The first signs of menopause occur in a stage known as perimenopause, and women can begin feeling the first symptoms of perimenopause as early as age 35. During perimenopause, the ovaries begin to decrease their production of estrogen and testosterone levels begin to diminish as well. As a result, menopausal symptoms such as insomnia, mood swings, hot flashes, vaginal dryness, and decreased libido can occur. As time passes and you move into the menopausal stage, these symptoms will intensify.
Along with the physical frustrations of menopause (including night sweats and a loss of interest in sex), you may also face emotional frustrations. Not only will your mood be impacted by these fluctuating hormone levels, but you will also have to suddenly grapple with feelings of insecurity. You might feel like you aren’t a woman anymore if you don’t get your period, or you might feel like your weight gain (a typical side effect of menopause) has suddenly made you unattractive. Struggling with these self-esteem issues is all part of the menopause process, but luckily, most women find that they actually become more comfortable and secure in themselves as they age, so this will be a minor hiccup on your journey. If you do find yourself struggling and unable to cope with these feelings, then a therapist might be useful in helping you to adjust to these new life changes.
Hence it is no surprise that a study out of Harvard Medical School found that women approaching menopause were nearly twice as likely to develop depression as those not approaching menopause. Another study from the University of Pennsylvania School of Medicine found that women with a history of premenstrual syndrome were more vulnerable to developing depression at menopause.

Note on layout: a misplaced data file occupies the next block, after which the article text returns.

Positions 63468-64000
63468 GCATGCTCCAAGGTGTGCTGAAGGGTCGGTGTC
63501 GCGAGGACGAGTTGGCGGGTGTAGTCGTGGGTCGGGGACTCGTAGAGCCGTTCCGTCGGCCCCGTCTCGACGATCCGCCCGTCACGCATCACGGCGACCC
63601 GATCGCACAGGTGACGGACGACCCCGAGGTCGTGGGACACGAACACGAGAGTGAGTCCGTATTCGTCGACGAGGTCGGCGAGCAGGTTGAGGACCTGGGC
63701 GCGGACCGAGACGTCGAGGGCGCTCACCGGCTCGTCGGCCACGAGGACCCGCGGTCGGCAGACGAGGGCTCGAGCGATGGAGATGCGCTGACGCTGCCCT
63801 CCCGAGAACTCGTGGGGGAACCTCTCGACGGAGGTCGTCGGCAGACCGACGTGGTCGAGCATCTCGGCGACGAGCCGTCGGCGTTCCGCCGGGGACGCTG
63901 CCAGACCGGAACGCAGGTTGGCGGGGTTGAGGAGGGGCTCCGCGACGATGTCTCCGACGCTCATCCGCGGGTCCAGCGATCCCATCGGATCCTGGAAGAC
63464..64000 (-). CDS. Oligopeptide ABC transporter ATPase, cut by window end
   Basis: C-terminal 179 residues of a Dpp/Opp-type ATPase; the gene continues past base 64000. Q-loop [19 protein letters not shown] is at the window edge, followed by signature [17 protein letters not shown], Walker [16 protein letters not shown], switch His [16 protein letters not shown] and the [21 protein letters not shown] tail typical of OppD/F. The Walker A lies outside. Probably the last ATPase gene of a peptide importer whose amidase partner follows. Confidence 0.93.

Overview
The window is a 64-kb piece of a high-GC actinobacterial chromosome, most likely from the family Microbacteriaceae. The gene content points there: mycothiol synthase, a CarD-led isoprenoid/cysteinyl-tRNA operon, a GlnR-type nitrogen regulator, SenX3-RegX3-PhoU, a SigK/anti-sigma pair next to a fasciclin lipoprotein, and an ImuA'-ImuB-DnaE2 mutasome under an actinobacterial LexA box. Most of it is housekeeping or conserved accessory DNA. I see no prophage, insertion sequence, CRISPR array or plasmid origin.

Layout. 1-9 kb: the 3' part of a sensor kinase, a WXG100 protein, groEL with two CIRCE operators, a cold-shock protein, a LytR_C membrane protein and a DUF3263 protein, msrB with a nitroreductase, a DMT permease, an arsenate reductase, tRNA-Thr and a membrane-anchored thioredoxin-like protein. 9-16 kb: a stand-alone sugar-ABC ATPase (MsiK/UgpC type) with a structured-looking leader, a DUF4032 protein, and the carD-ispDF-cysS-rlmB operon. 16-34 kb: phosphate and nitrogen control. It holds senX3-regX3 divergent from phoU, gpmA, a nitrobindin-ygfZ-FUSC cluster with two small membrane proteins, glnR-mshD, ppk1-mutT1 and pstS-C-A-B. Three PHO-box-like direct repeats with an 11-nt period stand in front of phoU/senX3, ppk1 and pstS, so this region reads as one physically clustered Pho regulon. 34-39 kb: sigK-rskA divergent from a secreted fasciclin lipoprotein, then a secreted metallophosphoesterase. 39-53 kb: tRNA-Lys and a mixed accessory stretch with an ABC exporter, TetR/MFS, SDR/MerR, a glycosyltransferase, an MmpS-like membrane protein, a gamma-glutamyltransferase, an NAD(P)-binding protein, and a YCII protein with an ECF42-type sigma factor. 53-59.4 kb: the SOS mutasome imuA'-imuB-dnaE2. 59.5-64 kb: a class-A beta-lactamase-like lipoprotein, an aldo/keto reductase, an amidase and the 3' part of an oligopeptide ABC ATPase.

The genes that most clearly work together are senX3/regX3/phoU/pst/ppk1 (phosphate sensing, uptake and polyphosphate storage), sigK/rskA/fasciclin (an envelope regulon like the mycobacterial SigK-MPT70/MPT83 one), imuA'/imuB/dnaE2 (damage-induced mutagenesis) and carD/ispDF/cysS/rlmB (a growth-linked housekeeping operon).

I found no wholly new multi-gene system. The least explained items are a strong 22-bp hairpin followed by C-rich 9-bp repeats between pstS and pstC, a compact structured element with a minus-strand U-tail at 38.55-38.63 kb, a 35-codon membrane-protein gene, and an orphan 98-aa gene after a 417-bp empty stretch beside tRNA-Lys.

The toll that depression can take only adds to the other challenges of menopause. It's important to have a good support system as you go through these changes; try talking to friends or family who are also experiencing or who have already been through menopause. The bottom line is that emotional and physical symptoms, such as a depressed mood, poor sleep, changes in appetite, and irritability, should not be brushed off as an inevitable part of menopause.
For the treatment of this and other menopausal symptoms, there is a wide array of options, ranging from the medical to the behavioral. Hormone replacement therapy (also known as HRT) can help to adjust your hormone levels and decrease symptoms; however, a recent study from the World Health Organization linked HRT to an increased risk of cancer. Talk to your doctor about these and other treatments. Many women also swear by herbal remedies like black cohosh and damiana leaf, but these have not been approved by the FDA and there are no clinical studies that back up these statements.
Eating a healthy diet and upping your exercise can help to keep weight gain at bay, and sex aids like lubrication, erotica, and sex toys can help to increase your arousal and keep your sexual desire functioning at a high level. Communicating with your partner is also important, as is getting enough sleep and keeping stress to a minimum.